I know, intellectually, that humankind did not have anywhere close to the technology to put a person on the moon until right up until the moment we did so.  In fact, it was almost a miracle we were able to pull it off when we did it.  But it has always struck me as odd–and this is a really challenging thought to put into words so bear with me–that over the long and storied history of humanity, that somebody didn’t get there almost by accident at some point.

OK, let me pull it back a little bit.  Thinking about early Mount Everest climbing, the accepted knowledge is that Sir Edmund Hilary and his Sherpa, Tenzing Norgay, were the first human beings to summit the mountain.  And for all we know, they were.  It’s certainly not easy to get up there, and there’s no discernible survivalist reason to do so.  But human history is long, and there have been billions and billions of people walking over the surface of this planet well before we started keeping track of what we all were doing.  It seems to me the likelihood that some human being, at some point in deep history, for reasons completely unknowable to us, once trod upon that summit before Sir Edmund Hilary’s DNA was a glint in an amoeba’s eye.

Now it is harder to make a case for people having gone to the moon in ancient history.  I’m not some conspiracy theorist or quack, I’m just playing the numbers game (but without actual numbers).  While I will go out on a limb and say it is LIKELY a human summited Everest somewhere in the deep past, I will only say that it seems totally feasible that someone got to the moon at some point.

How?  I have no idea.  Some rudimentary capsule on top of a vast amount of explosives?  I really don’t have a working theory.  It does seem to me that if some human in history worked out a way to get to the moon, they probably didn’t arrive alive or live very long once they got there.

Just imagine, though.  Imagine we go back to the moon someday with more time and means to explore it.  Imagine an astronaut is walking down an embankment in a crater.  She sees a small cave tucked into an alcove.  As she approaches to explore, she sees footprints!  Closer still, sitting in dirt on the windless surface, a tattered copy of Thomas Paine’s “Common Sense”.  She hesitates before entering the cave.  What a story this would make!

And for you smarty-pants out there, I know lunar soil is called regolith, but that would have really ruined the pacing there.

The Scent of Bitter Almonds, and etc, etc.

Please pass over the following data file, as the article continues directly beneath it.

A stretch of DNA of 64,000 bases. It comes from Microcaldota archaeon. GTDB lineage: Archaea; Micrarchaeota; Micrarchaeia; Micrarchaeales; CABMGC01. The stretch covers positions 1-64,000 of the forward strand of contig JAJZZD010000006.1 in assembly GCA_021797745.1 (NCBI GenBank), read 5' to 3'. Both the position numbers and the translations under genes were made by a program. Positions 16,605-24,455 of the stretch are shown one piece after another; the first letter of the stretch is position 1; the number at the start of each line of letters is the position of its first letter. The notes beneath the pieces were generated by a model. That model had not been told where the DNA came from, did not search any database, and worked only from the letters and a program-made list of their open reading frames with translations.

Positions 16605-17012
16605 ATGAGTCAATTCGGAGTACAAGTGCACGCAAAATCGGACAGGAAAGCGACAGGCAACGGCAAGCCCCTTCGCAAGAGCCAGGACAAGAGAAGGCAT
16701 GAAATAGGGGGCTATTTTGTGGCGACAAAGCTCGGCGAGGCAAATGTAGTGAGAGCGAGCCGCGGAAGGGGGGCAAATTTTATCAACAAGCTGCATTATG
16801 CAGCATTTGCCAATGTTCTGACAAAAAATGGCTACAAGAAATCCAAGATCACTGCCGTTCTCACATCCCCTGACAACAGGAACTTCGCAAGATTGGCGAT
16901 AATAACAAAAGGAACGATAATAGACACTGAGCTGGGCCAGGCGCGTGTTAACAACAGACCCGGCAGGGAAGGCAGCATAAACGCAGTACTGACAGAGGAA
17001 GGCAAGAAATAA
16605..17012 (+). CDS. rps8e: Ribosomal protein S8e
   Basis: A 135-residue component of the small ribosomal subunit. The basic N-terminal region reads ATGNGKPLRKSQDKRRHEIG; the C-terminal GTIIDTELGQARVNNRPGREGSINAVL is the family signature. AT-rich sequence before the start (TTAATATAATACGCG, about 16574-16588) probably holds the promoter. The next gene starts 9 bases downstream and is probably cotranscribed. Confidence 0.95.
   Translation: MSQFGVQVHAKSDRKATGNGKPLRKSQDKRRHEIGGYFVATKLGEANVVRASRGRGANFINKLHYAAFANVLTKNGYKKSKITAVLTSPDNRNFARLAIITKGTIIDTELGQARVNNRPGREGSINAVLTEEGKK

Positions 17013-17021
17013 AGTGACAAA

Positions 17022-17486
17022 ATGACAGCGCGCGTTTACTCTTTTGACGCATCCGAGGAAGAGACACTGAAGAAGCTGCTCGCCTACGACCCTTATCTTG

Posted in Rant/ Rave, Snippet with tags , , , , , , , , , , , , , on April 24, 2014 by sethdellinger

1.  Nothing says “I’m a boring person” quite like posting pictures of your alcoholic beverage to Facebook.  Seriously.  You went out to a bar or club and you think the interesting thing that is supposed to happen is the drink itself?  Uninteresting, repetitive pictures of the person you’re with, or even another selfie, are more interesting than a beverage in a glass.  We’ve got the whole internet, and you want us to look at a beverage.

2.  I’ve brought this up before, but I just have to keep digging at this one.  Why are there two kinds of screws and screw drivers, ie flat head and Philips head?  I’m not over here like, meh, there should only be one kind! I am confident there are very good reasons for there being multiple kinds of screws, but I just for the life of me can’t figure out what those reasons are.  Anyone with any insight, please comment!

3.  War is terrible, but man, for a nation so young, we’ve had two very interesting wars!  I’ll be damned if the Revolution and the Civil War aren’t two of the most amazing stories ever told.

4.  With Philip Seymour Hoffman dead, the greatest actor of this generation (ie the generation currently the correct age to play the most interesting parts in the kind of films that get made the majority of the time) is James Franco.  Discuss.

5.  I get pretty tired of taking the trash out.  I mean, we really just have to keep doing this?

6.  Look at this picture of my dad and sister on vacation in Brigantine, NJ in 1980.  What’s not to love about this picture?  I want to sit on a porch listening to that radio, wearing those socks, next to a child dressed like that:


7.  I recently asked a few friends of mine which baseball team they would like, if they had only to consider the teams uniforms/ colors and logo.  Where you grew up and your previous loyalty should be not considered.  I got a few interesting answers—Billhanna said the Astros, which was a damned good answer.  My answer?  The Marlins or Blue Jays.